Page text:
As far as keeping and feeding, that's different for everyone as well. I always kept mine in hanging cages and on a commercial pellet, however I've transitioned them off full pellets and onto 20% cattle cubes, half pellets, hay, and whatever I can scavenge from the garden and yard in the interest of being more sustainable. I've also got a couple of groups in on-the-ground colonies, with mixed results. For a beginner, I'd recommend a traditional cage setup and pellets and then go from there. If you can keep 'em alive and breeding and raising litters doing it like that, then chances are you can keep from killing them with willow branches, blackberry leaves, and carrots. :D

    The main thing with rabbits is ventilation. Ammonia is your number one enemy of keeping healthy rabbits. Rabbits are prone to upper respiratory infections and there are few antibiotics they can tolerate. Pasturella is intreatable and highly contagious and once it gets a foothold, kiss your entire rabbitry goodbye. This is why Kingfish 's (I think it's his) setup is so awesome, he has this huge hutch system outdoors that protects them from wind and weather but allows them a ton of fresh air. I'm working off an indoor building in the winter and it's a real bear to keep the air flow adequate.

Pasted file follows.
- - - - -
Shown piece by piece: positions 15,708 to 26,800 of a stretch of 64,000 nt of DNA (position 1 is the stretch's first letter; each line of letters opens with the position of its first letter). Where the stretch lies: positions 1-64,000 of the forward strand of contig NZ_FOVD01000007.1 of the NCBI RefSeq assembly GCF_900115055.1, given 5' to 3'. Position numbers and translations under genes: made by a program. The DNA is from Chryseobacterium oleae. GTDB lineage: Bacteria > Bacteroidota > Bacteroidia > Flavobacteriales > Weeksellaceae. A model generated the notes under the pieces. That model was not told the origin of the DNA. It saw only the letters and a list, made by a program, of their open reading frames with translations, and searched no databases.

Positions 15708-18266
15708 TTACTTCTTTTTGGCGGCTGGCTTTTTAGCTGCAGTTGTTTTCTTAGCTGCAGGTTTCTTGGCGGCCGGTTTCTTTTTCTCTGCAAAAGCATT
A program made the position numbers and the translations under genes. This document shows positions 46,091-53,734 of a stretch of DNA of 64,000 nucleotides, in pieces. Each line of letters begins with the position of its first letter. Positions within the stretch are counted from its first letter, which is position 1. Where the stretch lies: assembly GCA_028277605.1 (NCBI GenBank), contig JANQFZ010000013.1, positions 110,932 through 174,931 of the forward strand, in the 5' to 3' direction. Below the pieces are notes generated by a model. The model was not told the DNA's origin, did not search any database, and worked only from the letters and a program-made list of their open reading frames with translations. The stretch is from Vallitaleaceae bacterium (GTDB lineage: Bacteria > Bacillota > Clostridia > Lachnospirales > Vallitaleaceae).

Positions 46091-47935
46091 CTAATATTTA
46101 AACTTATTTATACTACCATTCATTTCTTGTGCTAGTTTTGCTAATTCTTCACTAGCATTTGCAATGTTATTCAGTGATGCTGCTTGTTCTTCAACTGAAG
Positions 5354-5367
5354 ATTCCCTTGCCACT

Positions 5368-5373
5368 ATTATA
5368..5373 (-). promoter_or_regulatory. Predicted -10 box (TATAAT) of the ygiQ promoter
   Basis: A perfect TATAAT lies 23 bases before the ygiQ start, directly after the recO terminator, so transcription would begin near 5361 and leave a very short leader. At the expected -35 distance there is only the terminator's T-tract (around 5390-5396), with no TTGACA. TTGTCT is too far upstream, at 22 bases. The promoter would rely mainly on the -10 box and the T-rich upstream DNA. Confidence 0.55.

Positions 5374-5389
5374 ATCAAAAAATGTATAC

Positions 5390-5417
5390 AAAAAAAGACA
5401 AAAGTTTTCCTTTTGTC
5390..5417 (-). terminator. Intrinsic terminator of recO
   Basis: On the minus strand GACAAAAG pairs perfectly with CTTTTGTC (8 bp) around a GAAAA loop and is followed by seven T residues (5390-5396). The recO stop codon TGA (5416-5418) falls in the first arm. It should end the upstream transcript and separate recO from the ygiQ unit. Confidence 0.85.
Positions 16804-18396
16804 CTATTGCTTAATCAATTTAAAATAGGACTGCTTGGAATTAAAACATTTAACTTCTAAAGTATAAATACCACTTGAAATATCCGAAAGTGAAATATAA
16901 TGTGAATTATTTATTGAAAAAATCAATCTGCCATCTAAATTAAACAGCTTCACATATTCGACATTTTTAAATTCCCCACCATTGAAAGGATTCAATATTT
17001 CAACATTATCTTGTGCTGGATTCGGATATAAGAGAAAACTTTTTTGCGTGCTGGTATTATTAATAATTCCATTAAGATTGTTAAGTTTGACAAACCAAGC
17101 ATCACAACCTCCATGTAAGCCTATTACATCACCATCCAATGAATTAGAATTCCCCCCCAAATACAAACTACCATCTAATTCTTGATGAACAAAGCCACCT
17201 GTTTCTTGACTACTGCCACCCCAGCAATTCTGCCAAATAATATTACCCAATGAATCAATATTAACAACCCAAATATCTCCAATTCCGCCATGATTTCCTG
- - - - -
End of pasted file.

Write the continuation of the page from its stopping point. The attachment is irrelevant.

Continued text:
I keep adding to this, and it's now a novel. One last consideration is heat. Rabbits do not do well in heat. Temperatures over 90 can kill... for years I just let mine live or die in the heat and now I have lines that tolerate 100+ well but it was a brutal few years before that happened. It's not unusual for males to go sterile when the heat stays in the 90s. So wherever you put your rabbits, be sure they're not in the blazing sun or a hotbox like a storage building with no air flow.

    OH one last thought. Call your county extension agent and ask who in your area breeds the FFA/4-H meat pen rabbits. If he's clueless, call the high school ag teacher if there is one. There's a number of breeders who never show ARBA but have big winners in the meat pens, and they would have some really good stock available as well as be able to help you understand what you're looking at when you're buying.'

    And don't be offended if a breeder refuses to let you "see the rabbits". A lot of us are pretty strict about biosecurity as well as steering clear of the PETA crowd and don't allow strangers back in the barns. Some are cool with you coming on in, others will arrange to meet you somewhere with the prospective buns. It's one reason you'll find so many for sale at shows, it's the ideal venue to get your sale stock out there without risking inviting some animal rights nut onto your property so he can come back later that night and steal them all. (it's happened to many)
    Last edited: Nov 29, 2015
  3. chelloveck

    chelloveck Diabolus Causidicus

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  4. AxesAreBetter